A different pie for every week of the year is a concept that I can get behind. That’s the idea that drives Allison Kave’s First Prize Pies, and the book is a perfectly balanced year of pie possibility. Pie is known for its finicky nature, but Kave sets readers up for success with a thorough rundown of everything you need to make an exceptional pie, from equipment to ingredients. There are step-by-step photo guides for skills that require a little more explanation, like how to peel stone fruit for the Sugar Plum Pie and how to ace your marshmallow topping for the S’mores Pie. Kave tells you everything you need to know about assembling her pies, making this the perfect book for a home cook who hasn’t ventured too far into the land of pies from scratch.
The book’s seasonal recipes feature classics you crave like Apple-Cheddar Pie, Key Lime Pie and Pumpkin Spice Pie. But it colors outside the lines a bit, too, mixing up flavor combinations with recipes like Eggnog Cream Pie in a Gingersnap Crust, Mint Julep Cream Pie and Root Beer Float Pie. There are enough pie recipes in the book to cover each week of the year (and then some!), so you can think of it as a long-term investment in your culinary happiness. Kave balances the recipes to be practical too. There’s a vegan-friendly You-Can’t-Believe-It’s-Vegan Chocolate-Coconut Pie that everyone at the table will love and a no-bake Banana Split Ice Cream Pie (recipe featured below), which is perfect for the summer months when it’s just too hot to spend hours in a kitchen with your oven blazing. Even summer’s heat is no match for a pie made of ice cream. You can order your own copy of First Prize Pies here.
Banana Split Ice Cream Pie
Makes one 9-inch pie
10 to 15 sugar ice cream cones
5 to 8 tablespoons unsalted butter, melted
1 cup chocolate ice cream, slightly softened
4 medium-ripe bananas, sliced lengthwise
1 cup vanilla ice cream, slightly softened
1/2 cup chopped, toasted walnuts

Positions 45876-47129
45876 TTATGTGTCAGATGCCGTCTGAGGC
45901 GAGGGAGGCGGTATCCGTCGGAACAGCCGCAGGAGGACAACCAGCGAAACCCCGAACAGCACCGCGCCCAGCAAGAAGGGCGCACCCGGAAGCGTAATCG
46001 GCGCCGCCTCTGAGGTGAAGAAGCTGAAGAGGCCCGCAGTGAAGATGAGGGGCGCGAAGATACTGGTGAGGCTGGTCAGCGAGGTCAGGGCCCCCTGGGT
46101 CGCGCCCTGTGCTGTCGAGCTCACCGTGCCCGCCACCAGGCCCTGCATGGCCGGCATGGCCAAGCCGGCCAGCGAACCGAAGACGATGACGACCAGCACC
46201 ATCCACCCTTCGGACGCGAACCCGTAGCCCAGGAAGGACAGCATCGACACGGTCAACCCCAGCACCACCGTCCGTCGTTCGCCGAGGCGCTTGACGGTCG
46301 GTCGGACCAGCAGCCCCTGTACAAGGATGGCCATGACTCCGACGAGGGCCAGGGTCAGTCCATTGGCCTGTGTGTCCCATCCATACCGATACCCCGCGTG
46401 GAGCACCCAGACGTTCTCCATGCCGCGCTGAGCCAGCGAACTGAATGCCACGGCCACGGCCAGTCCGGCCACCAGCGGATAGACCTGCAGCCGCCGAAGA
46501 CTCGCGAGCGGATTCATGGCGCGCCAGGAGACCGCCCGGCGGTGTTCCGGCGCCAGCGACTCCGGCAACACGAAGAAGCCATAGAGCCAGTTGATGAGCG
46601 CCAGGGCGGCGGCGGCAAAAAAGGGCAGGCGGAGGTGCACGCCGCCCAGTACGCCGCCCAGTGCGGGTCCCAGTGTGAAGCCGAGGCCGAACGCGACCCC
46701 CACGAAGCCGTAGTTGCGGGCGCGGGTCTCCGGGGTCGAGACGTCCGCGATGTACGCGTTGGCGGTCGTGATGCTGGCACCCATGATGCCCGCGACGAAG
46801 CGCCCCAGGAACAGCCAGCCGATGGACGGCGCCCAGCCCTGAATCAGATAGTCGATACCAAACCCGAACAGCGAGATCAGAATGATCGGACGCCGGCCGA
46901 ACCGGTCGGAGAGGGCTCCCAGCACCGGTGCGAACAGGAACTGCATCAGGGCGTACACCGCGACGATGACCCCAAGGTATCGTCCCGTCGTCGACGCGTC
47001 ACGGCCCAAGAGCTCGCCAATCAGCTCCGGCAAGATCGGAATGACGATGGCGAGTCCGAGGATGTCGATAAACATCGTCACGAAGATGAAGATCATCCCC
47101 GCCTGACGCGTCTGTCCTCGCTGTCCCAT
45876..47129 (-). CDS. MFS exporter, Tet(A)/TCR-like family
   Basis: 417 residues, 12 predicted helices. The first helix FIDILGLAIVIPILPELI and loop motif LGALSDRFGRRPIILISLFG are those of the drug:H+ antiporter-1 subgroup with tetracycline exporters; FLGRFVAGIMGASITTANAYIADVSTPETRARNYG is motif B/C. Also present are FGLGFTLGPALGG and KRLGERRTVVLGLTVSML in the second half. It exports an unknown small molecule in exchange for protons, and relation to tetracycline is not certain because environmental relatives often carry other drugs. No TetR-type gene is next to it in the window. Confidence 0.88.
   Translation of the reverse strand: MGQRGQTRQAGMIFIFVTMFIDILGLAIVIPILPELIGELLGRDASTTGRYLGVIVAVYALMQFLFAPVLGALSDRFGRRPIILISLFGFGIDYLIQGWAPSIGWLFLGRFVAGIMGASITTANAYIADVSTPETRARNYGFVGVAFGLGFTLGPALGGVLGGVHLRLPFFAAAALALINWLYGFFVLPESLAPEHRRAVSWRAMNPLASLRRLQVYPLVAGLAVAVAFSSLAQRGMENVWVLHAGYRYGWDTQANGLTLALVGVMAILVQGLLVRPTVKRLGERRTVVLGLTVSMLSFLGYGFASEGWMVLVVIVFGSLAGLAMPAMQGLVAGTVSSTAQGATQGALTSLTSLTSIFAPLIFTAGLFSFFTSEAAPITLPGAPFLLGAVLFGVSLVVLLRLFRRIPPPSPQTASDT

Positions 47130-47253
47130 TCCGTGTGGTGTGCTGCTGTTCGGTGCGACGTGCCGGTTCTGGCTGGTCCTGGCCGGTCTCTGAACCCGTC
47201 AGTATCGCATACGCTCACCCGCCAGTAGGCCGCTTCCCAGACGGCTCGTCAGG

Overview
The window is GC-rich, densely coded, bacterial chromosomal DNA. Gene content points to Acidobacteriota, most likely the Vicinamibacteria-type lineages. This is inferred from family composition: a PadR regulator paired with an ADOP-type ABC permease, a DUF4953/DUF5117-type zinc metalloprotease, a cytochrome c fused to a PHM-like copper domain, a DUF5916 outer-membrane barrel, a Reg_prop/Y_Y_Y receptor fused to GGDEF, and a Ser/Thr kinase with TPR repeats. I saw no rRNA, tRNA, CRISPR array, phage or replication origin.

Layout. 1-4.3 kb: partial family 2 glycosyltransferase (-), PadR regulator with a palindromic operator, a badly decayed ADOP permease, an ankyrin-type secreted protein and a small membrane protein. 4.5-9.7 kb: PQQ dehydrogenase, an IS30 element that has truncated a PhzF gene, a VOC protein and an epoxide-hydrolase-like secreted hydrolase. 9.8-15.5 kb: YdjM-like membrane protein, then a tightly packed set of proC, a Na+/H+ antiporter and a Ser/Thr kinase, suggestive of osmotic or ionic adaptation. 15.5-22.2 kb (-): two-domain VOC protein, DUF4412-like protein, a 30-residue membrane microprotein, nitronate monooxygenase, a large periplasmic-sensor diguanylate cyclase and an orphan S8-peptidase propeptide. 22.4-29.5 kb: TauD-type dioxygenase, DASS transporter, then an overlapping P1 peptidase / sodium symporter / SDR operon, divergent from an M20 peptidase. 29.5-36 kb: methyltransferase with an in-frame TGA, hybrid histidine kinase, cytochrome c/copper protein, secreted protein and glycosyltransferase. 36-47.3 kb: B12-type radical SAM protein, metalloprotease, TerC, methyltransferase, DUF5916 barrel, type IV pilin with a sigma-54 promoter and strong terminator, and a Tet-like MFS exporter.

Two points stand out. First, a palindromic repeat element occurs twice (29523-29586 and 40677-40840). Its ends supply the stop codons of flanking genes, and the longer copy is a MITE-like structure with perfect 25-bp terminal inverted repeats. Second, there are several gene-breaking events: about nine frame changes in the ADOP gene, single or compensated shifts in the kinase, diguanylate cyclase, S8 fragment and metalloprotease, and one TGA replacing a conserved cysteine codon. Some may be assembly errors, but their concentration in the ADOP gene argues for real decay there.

1 cup heavy cream
2 tablespoons powdered sugar
1 teaspoon vanilla extract
1/2 cup hot fudge sauce (store-bought or see recipe that follows), warmed
1/4 cup chopped, toasted walnuts
Maraschino cherries (optional)
Make the crust: Grind the ice cream cones in a food processor (or put them in a plastic bag and bash ‘em with a rolling pin) until finely crumbled. Drizzle in the butter and mix until the texture is that of wet sand. Press the crust into a 9-inch pie plate and freeze it for about 5 minutes.
Make the filling: Spread half of the chocolate ice cream over the bottom of the cone crust. Lay half of the banana slices over the ice cream and top with half of the vanilla ice cream. Sprinkle on the walnuts, and repeat the layers as above.
Make the topping: In a stand mixer, with a hand mixer or by hand with a whisk, whip the cream, sugar and vanilla until stiff peaks form. Spread the whipped cream over the pie and drizzle it with the hot fudge and nuts. Don’t forget the cherries on top! This pie can be frozen, without the topping, for up to 2 weeks, covered tightly in plastic wrap. Allow it to warm up for 5 to 10 minutes before topping, slicing and serving.
Homemade Hot Fudge Sauce
Makes approximately 1 1/2 cups sauce
1/2 cup heavy cream
4 ounces bittersweet chocolate, chopped or chips
1/2 cup sugar
1 tablespoon butter
1/4 teaspoon salt
1 teaspoon vanilla extract
In a heavy-bottomed saucepan, heat the cream over medium heat until it is hot but not boiling. Stir in the chocolate, sugar, butter and salt until they are fully dissolved. Continue to cook the sauce over medium heat until it is smooth and heated through. Remove it from the heat and stir in the vanilla. Use it immediately or refrigerate it for up to 2 weeks.
From First Prize Pies by Allison Kave. Photography by Tina Rupp.
- Italian-Style Macaroni and Cheese, Plus Pantry Staples for Roman Cooking
- Enter to Win a Copy of the New Cookbook America’s Best Breakfasts
- Classic, Everyday Ingredients Get Taken to New Levels in the Home Cooked Cookbook
- Lee Brian Schrager Discovers America’s Best Breakfasts in Brand-New Book